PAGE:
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When was server last rebooted? Expand / Collapse
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Posted Tuesday, November 13, 2012 1:56 PM
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Is there a DMV or function that tells you when the physical server was last rebooted, as opposed to when SQL service was last restarted (which is in sys.dm_os_sys_info)?
Post #1384287
Posted Tuesday, November 13, 2012 2:37 PM


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For the physical server you can run "net statistics server" and take a look at the time.


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Post #1384309
Posted Tuesday, November 13, 2012 2:42 PM


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edit; for reference for others , he mentioned he already knows this one, as opposed to when the OS restarted:
select 
sqlserver_start_time
from sys.dm_os_sys_info



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Post #1384311
Posted Tuesday, November 13, 2012 2:51 PM
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This code gives the start time for the OS, SQL Server, and SQL Server Agent, and gives the uptime days for the OS, SQL Server, and SQL Server Agent.

select
[OS Start Time] = convert(varchar(23),b.OS_Start,121),
[SQL Server Start Time] = convert(varchar(23),a.SQL_Start,121),
[SQL Agent Start Time] = convert(varchar(23),a.Agent_Start,121),
[OS Uptime] =
convert(varchar(15),
right(10000000+datediff(dd,0,getdate()-b.OS_Start),4)+' '+
convert(varchar(20),getdate()-b.OS_Start,108)),
[SQL Uptime] =
convert(varchar(15),
right(10000000+datediff(dd,0,getdate()-a.SQL_Start),4)+' '+
convert(varchar(20),getdate()-a.SQL_Start,108)) ,
[Agent Uptime] =
convert(varchar(15),
right(10000000+datediff(dd,0,getdate()-a.Agent_Start),4)+' '+
convert(varchar(20),getdate()-a.Agent_Start,108))
from
(
Select
SQL_Start = min(aa.login_time),
Agent_Start =
nullif(min(case when aa.program_name like 'SQLAgent %' then aa.login_time else '99990101' end),
convert(datetime,'99990101'))
from
master.dbo.sysprocesses aa
where
aa.login_time > '20000101'
) a
cross join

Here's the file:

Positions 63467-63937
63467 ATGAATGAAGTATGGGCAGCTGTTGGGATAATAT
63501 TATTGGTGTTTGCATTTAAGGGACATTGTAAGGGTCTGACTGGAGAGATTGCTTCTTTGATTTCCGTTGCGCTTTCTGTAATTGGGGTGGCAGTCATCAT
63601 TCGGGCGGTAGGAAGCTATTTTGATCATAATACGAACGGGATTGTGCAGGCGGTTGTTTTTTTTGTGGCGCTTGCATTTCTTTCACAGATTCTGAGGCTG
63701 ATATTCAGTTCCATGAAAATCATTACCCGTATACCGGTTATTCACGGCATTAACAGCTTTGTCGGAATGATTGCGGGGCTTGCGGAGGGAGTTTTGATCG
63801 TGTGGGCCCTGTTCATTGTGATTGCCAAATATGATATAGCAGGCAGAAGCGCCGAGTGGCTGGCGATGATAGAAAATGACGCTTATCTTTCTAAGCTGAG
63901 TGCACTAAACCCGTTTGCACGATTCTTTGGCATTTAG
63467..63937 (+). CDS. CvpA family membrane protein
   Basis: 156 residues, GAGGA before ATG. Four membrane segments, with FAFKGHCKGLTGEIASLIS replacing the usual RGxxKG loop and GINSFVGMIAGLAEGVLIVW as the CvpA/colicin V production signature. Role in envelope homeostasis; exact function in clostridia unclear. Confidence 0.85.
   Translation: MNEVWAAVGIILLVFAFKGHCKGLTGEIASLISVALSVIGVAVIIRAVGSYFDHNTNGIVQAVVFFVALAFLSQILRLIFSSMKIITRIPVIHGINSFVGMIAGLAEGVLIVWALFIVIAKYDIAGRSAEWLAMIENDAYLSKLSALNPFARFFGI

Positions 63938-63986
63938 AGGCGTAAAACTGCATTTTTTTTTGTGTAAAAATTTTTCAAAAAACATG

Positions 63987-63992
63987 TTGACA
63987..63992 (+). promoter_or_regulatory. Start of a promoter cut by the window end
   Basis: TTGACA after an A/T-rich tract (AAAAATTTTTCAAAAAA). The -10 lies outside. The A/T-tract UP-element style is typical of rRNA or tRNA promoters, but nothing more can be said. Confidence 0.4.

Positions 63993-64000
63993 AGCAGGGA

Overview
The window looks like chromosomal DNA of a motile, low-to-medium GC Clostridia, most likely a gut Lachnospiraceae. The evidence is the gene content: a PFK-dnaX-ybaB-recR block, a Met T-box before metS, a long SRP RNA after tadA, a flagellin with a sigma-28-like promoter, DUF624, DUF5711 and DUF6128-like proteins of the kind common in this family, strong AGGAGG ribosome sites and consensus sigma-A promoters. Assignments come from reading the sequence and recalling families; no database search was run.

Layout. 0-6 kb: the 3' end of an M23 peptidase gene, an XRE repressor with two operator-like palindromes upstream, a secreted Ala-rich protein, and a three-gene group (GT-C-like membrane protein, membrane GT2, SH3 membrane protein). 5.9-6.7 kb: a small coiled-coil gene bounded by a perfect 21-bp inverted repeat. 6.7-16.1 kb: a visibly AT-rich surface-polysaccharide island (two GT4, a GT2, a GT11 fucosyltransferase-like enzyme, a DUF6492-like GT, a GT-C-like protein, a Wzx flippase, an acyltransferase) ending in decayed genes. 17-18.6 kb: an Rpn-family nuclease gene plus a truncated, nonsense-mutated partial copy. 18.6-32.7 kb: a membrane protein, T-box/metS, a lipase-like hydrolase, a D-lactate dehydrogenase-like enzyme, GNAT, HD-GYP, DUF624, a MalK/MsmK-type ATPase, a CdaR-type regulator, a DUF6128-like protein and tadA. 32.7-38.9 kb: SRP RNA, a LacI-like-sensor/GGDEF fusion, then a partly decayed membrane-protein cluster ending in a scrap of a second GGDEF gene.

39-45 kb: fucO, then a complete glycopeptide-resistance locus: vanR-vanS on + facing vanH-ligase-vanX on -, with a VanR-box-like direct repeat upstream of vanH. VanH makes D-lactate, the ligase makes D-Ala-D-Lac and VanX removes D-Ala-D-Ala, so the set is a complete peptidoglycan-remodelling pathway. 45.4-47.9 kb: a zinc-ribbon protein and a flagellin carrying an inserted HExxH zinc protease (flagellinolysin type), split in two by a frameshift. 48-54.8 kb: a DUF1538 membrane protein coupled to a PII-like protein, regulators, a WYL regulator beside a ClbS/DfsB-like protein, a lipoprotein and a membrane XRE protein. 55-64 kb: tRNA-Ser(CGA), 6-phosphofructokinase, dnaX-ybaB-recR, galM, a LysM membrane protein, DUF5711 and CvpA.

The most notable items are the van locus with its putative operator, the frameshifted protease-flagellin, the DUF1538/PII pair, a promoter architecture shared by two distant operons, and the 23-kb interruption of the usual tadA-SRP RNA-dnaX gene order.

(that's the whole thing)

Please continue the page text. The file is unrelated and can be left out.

(
select
OS_Start = dateadd(ss,bb.[ms_ticks]/-1000,getdate())
from
sys.[dm_os_sys_info] bb
) b

Results:
OS Start Time           SQL Server Start Time   SQL Agent Start Time    OS Uptime       SQL Uptime      Agent Uptime
----------------------- ----------------------- ----------------------- --------------- --------------- ---------------
2012-08-04 22:19:26.317 2012-08-04 23:38:07.163 2012-10-31 11:49:49.063 0100 18:28:38 0100 17:09:57 0013 04:58:15






Post #1384317
Posted Wednesday, November 14, 2012 12:21 AM
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you can get the time by running this query also

Select name,crdate from sys.sysdatabases where name='tempdb'
Post #1384419
Posted Wednesday, November 14, 2012 12:48 AM


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yuvipoy (11/14/2012)
you can get the time by running this query also

Select name,crdate from sys.sysdatabases where name='tempdb'


That gets you the time the SQL instance was last started, not the time the server was last rebooted.

sysdatabases is deprecated, should not be used, included only for backward compat with SQL 2000, will be removed in a future version. The replacement is sys.databases



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Post #1384426
Posted Wednesday, November 14, 2012 2:52 AM
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Michael Valentine Jones (11/13/2012)
This code gives the start time for the OS, SQL Server, and SQL Server Agent, and gives the uptime days for the OS, SQL Server, and SQL Server Agent.
....


Michael,

Pretty neat query this one - hadn't thought to get OS start time from dm_os_sys_info ticks.
Since it returns just one row, it is also handy for registred-server batch queries. After a powercut, you can tell immediately which servers had Windows interrupted and which one just SQL services.


Cheers,

JohnA

MCM: SQL2008
Post #1384490
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